My favourite colour combination in the garden by far is purple and orange. I’ve loved this dramatic mix of zing and subtlety for years; Verbena bonariensis with Tithonia, marigolds with geraniums, alliums with poppies. My eyes are drawn to it, it captures my attention and it lifts my spirits. It’s that simple; purple and orange makes me happy. In my vase today there are:
:: Californian poppies (Eschscholzia californica) which I’ve grown from seed for the first time this year. I’ve planted a few rows and dotted it here and there and I hope it’ll make itself at home.
:: Calendula officinalis ‘Indian Prince’ – a stately marigold, tall and handsome. I love the dark colour on the reverse of the petals.
:: A sprig of Cerinthe major ‘Purpurascens’, the first stem I’ve cut from the several plants also grown from seed this spring. They’re growing away happily in the back wall border and I’m keeping my fingers crossed that they will settle in and self-seed. I love the unusual form and beautiful colours – the purple fading to blue-green.
:: Several stems of the hardy cranesbill, Geranium ‘Johnson’s Blue’ which is prolific here and forms large, healthy clumps.
:: Three stems of a self-seeded toadflax (Linaria) which is another plant that appears every year here, in colours varying from deep purple through to pale pink, and occasionally cream or white.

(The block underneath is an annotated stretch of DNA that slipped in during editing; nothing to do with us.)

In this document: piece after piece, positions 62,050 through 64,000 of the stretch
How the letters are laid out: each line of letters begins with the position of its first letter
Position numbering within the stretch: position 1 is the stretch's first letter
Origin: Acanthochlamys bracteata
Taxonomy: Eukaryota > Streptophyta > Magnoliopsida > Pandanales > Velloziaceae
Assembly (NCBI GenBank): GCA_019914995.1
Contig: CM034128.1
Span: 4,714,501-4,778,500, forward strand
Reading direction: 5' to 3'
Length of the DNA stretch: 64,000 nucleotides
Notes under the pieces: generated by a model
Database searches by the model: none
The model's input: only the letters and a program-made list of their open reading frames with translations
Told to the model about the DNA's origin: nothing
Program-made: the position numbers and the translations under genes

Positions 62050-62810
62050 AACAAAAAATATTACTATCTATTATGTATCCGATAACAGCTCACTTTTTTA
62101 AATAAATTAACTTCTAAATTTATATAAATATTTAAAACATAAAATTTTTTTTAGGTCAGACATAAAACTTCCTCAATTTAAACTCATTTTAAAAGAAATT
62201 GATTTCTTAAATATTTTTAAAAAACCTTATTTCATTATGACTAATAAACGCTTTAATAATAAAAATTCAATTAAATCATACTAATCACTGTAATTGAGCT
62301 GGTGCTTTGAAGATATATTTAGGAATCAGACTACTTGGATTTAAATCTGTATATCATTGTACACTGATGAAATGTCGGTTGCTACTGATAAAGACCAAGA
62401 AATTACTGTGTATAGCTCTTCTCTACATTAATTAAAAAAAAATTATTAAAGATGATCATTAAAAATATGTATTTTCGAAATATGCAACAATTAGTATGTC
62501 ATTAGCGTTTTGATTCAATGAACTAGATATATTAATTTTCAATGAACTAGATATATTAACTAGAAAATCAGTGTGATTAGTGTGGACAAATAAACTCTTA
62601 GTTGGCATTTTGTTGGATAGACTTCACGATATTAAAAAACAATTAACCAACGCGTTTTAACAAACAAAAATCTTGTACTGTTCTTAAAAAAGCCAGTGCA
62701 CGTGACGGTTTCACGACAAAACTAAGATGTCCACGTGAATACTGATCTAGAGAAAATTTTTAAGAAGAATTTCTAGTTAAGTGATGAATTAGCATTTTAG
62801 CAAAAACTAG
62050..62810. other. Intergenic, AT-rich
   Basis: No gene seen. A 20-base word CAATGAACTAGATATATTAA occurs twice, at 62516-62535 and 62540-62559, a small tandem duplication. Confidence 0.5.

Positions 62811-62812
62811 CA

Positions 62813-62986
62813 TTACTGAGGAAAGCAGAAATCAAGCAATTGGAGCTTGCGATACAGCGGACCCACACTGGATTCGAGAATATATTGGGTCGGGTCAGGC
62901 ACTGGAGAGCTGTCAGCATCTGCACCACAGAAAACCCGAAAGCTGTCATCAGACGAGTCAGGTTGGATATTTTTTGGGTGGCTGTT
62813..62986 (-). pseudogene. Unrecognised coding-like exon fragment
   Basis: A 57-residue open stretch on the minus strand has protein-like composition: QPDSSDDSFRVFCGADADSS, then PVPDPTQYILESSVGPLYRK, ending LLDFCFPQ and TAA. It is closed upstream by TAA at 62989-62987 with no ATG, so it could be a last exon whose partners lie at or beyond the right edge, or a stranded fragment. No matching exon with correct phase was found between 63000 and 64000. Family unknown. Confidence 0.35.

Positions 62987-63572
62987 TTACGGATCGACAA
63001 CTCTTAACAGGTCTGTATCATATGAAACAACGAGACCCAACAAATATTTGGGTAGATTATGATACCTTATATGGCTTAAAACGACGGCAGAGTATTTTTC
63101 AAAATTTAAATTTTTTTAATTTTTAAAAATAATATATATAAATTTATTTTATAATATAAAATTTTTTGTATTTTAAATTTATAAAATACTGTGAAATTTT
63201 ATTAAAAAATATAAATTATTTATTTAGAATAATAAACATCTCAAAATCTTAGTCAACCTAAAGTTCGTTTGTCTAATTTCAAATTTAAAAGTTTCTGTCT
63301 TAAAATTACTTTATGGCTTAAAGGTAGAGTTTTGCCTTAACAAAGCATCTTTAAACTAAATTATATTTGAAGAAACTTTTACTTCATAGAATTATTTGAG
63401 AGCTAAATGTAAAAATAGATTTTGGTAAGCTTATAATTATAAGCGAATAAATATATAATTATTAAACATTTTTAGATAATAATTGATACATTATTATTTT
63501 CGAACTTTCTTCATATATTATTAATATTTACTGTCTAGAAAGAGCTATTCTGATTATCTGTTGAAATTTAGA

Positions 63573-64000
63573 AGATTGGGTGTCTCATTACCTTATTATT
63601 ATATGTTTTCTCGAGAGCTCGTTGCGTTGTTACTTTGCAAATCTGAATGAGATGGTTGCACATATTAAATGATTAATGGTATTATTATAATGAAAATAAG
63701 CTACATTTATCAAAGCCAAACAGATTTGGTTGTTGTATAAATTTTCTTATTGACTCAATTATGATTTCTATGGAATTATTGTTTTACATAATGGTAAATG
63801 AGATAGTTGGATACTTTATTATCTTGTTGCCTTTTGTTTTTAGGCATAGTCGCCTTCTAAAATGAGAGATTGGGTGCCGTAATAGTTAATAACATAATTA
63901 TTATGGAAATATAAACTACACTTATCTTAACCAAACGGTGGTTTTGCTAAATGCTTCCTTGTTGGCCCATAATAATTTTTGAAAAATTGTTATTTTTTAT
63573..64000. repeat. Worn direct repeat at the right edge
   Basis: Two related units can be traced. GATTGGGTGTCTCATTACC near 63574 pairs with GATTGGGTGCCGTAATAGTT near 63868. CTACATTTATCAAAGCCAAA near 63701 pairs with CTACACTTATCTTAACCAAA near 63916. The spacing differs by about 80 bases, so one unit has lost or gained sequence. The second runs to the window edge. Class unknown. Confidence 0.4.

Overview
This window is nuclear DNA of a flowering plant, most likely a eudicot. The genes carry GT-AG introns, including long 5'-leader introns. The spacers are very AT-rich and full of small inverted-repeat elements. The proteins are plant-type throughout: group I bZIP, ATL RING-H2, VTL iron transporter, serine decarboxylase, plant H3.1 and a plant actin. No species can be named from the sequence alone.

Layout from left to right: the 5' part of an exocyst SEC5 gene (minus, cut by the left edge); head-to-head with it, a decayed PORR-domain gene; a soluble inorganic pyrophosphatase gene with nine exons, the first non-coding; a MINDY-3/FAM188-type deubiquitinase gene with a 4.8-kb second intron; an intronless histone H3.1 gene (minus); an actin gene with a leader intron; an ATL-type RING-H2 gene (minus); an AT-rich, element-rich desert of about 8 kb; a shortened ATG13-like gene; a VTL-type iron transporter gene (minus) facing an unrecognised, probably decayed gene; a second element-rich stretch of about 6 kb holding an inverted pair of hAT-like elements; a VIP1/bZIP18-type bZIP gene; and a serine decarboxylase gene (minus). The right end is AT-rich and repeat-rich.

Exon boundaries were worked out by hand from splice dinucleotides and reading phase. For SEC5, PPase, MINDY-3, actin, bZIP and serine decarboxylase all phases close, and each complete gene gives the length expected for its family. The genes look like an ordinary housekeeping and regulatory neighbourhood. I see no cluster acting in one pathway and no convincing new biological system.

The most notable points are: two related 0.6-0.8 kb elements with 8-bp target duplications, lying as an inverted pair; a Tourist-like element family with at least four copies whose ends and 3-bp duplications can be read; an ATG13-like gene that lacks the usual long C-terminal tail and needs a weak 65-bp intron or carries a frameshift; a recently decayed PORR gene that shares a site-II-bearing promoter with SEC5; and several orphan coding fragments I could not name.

:: Nigella damascena, another favourite self-seeder. We have lots. It pops up in cracks in the paving, all over the veg plot, anywhere we haven’t weeded it out. It makes a beautiful cut flower all on its own, as well as with other flowers, and its feathery foliage is lovely.
Joining in as usual with Cathy at Rambling in the Garden and other bloggers creating beautiful vases of flowers from their gardens or with foraged blooms.
In other news, we’re all a little tired here today. Middle child completed his Bronze Duke of Edinburgh expedition this weekend. He came downstairs this morning v-e-r-y slowly. My eldest is struggling to keep up the momentum with revision – he has three exams this week and two next week, then it’ll all be over. He’s finding this drawn-out process rather wearisome; we’re trying to motivate him to Keep Going! David drove all the way to Nottingham yesterday to compete in the British Rowing Masters Championships Regatta. It was worth getting up at the crack of dawn – he won his class and came home wearing a gold medal and a big smile. And I went to London with my daughter to see friends – a lovely but tiring whirlwind of catching-up with people. We were ships that pass on the motorway: as David was driving up north, I was driving back south to ensure the revising child barely noticed the lack of a parental presence! 🙂
Have a lovely week.